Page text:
Porch post and floor update on the #fliphouse
I have been working on my first flip for a full two weeks now. I’ve been blessed with unseasonably warm temperatures, which has been an absolute Godsend for me because I had a lot of painting to do on the porch ceiling, posts and floor.
Let me show you a little bit of the progress I’ve made so far!
Because of the extent of the weather damage to the wood (and the lack of maintenance for many years), it took a lot of preparation and priming to get the porch restored to its former glory. But now, it looks gorgeous.
I started by priming the posts and ceiling with Zinsser® Cover Stain Primer. I had a major issue with wood stain bleed-through and this was the only product that would stop it.
On top of that, I added a coat of Zinsser Peel Stop® Triple Thick High Build Binding Primer. This stuff glues down any pieces of paint that can’t be scraped off and builds the surface up to create a smooth palette for painting. It is a miracle product! (It won’t hide stains, though, so don’t skip the stain-hiding step if you need it.)
For the porch posts and railing, I finished off with two coats of Rust-Oleum® 2x One Coat Solid Stain (in white).
The floor needed slightly different prep. I started by peeling off the old layers of paint using a scraper and really strong paint stripper. I think the product was called Zip-Strip®. All I remember is that it was pretty expensive and required gloves that are chemical resistant. I probably took off a few years of my life working with the stuff. Good thing I was outdoors.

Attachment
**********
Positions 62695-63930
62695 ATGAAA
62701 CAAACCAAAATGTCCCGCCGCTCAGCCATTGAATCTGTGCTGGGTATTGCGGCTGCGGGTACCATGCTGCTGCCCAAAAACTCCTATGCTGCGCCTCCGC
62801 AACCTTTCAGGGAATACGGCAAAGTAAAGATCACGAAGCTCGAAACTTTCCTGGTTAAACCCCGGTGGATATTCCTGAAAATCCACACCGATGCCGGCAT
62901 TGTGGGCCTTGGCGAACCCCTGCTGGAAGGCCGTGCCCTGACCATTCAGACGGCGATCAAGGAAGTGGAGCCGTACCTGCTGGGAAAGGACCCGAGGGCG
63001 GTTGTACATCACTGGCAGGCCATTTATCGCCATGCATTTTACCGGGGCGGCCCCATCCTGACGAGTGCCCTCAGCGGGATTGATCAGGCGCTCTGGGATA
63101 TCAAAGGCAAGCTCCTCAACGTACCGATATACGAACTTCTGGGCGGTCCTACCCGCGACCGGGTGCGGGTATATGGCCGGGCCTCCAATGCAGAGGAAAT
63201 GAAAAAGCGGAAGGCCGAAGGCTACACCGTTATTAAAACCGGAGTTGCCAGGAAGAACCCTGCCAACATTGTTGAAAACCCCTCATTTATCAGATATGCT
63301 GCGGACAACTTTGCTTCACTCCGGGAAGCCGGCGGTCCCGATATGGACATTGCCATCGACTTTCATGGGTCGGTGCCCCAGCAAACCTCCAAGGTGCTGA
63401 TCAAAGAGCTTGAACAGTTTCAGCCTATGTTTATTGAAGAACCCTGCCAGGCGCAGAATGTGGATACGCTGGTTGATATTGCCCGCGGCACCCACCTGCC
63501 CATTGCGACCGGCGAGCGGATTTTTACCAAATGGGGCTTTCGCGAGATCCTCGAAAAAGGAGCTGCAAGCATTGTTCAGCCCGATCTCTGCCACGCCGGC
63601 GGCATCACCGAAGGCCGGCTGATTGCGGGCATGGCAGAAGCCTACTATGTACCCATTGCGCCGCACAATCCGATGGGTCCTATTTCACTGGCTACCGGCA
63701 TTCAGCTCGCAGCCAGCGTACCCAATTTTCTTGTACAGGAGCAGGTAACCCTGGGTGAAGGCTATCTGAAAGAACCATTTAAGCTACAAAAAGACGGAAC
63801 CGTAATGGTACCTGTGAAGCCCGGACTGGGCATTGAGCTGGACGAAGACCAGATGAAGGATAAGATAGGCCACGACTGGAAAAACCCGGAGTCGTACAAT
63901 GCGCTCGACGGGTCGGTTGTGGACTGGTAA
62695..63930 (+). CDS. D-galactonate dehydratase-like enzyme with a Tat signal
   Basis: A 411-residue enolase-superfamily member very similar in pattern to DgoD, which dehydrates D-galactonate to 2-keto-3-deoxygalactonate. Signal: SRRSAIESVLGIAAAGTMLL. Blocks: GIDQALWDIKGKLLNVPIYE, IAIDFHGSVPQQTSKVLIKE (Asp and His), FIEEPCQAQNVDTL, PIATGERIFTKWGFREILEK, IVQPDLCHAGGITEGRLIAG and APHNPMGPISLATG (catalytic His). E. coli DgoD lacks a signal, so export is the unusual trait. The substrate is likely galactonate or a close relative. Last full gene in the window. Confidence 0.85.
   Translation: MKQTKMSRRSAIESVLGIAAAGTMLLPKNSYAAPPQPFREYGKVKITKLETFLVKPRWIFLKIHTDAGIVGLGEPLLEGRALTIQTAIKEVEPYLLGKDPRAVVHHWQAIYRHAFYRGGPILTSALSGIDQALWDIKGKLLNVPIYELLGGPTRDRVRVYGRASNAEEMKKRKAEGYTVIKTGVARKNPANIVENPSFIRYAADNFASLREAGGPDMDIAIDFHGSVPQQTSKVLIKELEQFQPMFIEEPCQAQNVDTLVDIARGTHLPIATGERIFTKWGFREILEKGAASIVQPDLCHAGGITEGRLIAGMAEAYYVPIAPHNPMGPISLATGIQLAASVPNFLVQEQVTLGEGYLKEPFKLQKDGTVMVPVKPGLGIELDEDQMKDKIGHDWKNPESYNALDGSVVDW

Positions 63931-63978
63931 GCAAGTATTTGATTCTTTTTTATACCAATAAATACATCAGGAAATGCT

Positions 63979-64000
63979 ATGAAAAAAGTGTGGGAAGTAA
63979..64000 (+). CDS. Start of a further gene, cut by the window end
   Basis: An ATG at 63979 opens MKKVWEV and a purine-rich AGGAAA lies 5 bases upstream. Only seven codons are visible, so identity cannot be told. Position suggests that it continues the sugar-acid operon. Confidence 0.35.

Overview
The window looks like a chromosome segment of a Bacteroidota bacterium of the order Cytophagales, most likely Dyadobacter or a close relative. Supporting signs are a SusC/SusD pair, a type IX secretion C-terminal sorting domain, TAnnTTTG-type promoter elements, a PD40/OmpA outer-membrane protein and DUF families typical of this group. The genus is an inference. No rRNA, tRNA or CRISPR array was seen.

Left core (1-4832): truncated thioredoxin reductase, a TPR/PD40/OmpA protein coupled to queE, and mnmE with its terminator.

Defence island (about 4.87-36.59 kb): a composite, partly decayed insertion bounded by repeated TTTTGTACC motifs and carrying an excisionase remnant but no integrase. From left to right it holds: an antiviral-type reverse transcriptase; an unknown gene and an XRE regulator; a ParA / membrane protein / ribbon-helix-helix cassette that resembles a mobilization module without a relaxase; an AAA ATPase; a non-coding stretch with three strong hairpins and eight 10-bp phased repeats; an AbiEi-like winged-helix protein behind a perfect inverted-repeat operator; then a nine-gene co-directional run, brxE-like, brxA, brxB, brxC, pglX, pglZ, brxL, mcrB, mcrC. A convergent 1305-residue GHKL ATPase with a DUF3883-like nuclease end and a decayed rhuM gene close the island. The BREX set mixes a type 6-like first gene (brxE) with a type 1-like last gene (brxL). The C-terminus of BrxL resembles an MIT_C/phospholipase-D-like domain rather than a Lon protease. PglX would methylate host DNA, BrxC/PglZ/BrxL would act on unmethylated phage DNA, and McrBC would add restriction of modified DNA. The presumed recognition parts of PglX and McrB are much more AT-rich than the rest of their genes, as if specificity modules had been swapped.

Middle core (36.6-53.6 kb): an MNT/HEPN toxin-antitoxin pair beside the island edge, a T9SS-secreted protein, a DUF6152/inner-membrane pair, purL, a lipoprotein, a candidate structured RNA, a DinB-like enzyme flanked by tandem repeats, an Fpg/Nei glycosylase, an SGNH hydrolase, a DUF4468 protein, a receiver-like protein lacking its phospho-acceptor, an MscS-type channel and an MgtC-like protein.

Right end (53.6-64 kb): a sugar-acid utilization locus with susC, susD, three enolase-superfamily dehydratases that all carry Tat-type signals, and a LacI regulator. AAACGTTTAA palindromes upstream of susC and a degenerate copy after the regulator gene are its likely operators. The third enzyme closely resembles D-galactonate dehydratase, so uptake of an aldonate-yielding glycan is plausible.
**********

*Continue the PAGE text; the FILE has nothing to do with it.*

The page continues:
After the peeling paint was removed, I sealed the floor and the remaining stubborn finish with Rust-Oleum Restore® Deck Start Wood Primer. It dries clear and smooths out the floor in preparation for a top coat.
I used Rust-Oleum Restore 10X Advanced Resurfacer in Timberline for the floor.
A couple things about this product:
- It is super thick and textured, which is great for hiding a multitude of sins on wood or concrete floors. Because of the prep I did, I probably would have gone with a thinner, solid stain, so the look and feel of the wood planks would have been maintained.
- It requires the use of a special honeycomb roller, which gives it its unique texture.
- You definitely need a full 24 hours of completely dry weather for this product to dry (48 hours before using the floor). We received an unexpected shower about nine hours after I finished painting and a little bit of the product washed away, so I had to repaint.
- It requires two full coats to get an even finish and a huge amount of product to complete the job. This floor ate up six gallons, people!
In the end, I absolutely love the color and I’ve already received a lot of compliments on it. The finish makes the floor and deck boards look like new and the texture is really cool. But hindsight, I probably would have gone with a solid stain. Save this 10X product for a project where you need seriously thick coverage.
You can read more details and see more photos about this specific project by checking out the blog posts below: